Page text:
The prevalence of chronic diseases is increasing largely due to suboptimal dietary habits. It is not known whether individualized, supermarket-based, nutrition education delivered by registered dietitians, utilizing the advantages of the in-store and online environments, and electronically collected purchasing data, can increase dietary quality.
The Supermarket and Web-based Intervention targeting Nutrition (SuperWIN) for Cardiovascular Risk Reduction Trial is a randomized, controlled dietary intervention study. Adults identified from a primary care network with one or more risk factors were randomized at their preferred store to: 1) standard of care plus individualized, point- of-purchase (POP) nutrition education; 2) standard of care plus individualized, POP nutrition education enhanced with online shopping technologies and training; or 3) standard of care alone. Educational sessions within each store’s clinic and aisles, emphasized the Dietary Approaches to Stop Hypertension (DASH) diet. The primary assessment was an intention-to-treat comparison on the effects of the dietary interventions on mean change in DASH score (90-point range) from baseline to 3 months (post-intervention). Additional outcomes included blood pressure, lipids, weight, purchasing behavior, food literacy, and intervention feedback. Between April 2019 through February 2021, 267 participants were randomized (20 excluded due to COVID pandemic). Median age was 58 years, 69% were female, 64% had a college degree, 53% worked full-time, 64% were obese, 73% were treated with blood pressure and 42% with cholesterol medications, and most had low-to-moderate diet quality.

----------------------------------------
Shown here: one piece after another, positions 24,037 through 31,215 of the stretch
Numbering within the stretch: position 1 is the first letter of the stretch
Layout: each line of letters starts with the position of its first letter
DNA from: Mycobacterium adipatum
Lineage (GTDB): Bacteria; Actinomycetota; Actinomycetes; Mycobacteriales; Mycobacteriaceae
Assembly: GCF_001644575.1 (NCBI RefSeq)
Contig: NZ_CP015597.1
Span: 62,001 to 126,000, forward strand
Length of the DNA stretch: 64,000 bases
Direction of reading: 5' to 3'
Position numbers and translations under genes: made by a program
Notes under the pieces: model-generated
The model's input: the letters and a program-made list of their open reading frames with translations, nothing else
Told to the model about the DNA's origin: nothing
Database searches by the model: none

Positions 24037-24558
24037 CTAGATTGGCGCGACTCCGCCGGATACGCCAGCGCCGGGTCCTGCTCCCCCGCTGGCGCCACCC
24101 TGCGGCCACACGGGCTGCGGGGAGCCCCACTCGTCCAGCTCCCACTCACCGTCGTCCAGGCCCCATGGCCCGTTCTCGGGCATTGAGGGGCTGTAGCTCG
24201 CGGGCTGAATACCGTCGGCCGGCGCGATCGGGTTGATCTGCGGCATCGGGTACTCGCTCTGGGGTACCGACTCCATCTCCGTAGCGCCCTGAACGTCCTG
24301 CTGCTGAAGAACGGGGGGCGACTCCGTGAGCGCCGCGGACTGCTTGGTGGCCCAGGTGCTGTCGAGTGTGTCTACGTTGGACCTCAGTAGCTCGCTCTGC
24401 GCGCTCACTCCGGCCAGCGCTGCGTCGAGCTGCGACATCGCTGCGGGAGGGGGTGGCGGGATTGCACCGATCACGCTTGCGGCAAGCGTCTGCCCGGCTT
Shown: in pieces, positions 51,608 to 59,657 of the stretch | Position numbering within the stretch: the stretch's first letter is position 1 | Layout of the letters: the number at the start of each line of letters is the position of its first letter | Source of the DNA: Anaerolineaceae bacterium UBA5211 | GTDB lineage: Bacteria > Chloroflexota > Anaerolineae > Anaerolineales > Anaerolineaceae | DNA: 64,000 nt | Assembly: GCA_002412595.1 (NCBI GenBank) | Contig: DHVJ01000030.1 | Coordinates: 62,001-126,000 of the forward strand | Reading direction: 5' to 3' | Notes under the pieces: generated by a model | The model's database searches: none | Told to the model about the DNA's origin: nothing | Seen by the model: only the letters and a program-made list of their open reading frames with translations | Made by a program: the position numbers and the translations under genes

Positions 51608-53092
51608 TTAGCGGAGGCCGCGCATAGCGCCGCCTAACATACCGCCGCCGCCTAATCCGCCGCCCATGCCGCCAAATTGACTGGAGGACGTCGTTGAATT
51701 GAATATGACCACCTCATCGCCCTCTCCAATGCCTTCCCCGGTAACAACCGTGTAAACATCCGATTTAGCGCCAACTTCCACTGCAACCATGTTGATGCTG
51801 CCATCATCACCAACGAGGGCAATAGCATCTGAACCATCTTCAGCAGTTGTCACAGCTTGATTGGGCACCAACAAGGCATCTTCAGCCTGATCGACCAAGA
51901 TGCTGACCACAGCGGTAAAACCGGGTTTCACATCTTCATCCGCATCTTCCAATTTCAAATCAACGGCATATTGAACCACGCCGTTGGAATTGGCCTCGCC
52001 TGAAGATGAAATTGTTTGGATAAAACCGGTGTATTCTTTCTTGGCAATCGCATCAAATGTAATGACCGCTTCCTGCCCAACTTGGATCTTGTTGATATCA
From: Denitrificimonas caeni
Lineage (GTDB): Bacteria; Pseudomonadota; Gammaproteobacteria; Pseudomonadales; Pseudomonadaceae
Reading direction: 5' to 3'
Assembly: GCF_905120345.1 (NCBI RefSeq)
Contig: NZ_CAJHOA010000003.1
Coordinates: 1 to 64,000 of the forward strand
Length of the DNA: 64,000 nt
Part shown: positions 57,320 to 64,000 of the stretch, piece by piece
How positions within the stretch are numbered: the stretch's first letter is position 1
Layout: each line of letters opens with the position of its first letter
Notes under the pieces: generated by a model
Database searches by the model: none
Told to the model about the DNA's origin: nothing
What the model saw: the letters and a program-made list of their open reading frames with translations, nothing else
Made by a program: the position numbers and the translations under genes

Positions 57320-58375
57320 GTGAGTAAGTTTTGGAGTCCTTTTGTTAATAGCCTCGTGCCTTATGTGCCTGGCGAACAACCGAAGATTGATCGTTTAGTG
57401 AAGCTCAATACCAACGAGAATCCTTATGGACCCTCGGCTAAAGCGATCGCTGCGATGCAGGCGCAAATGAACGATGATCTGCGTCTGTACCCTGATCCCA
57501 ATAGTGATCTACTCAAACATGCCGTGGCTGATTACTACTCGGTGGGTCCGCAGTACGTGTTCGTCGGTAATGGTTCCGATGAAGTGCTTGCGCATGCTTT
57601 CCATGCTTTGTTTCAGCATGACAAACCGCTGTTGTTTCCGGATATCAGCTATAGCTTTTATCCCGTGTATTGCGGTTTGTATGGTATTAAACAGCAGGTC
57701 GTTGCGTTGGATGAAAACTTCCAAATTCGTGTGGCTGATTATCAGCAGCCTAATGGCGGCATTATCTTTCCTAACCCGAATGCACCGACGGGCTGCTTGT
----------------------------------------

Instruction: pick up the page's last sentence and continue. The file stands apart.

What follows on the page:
The SuperWIN Trial was designed to provide a rigorous evaluation of the efficacy of two novel, comprehensive, supermarket-based dietary intervention programs.

Copyright © 2022. Published by Elsevier Inc.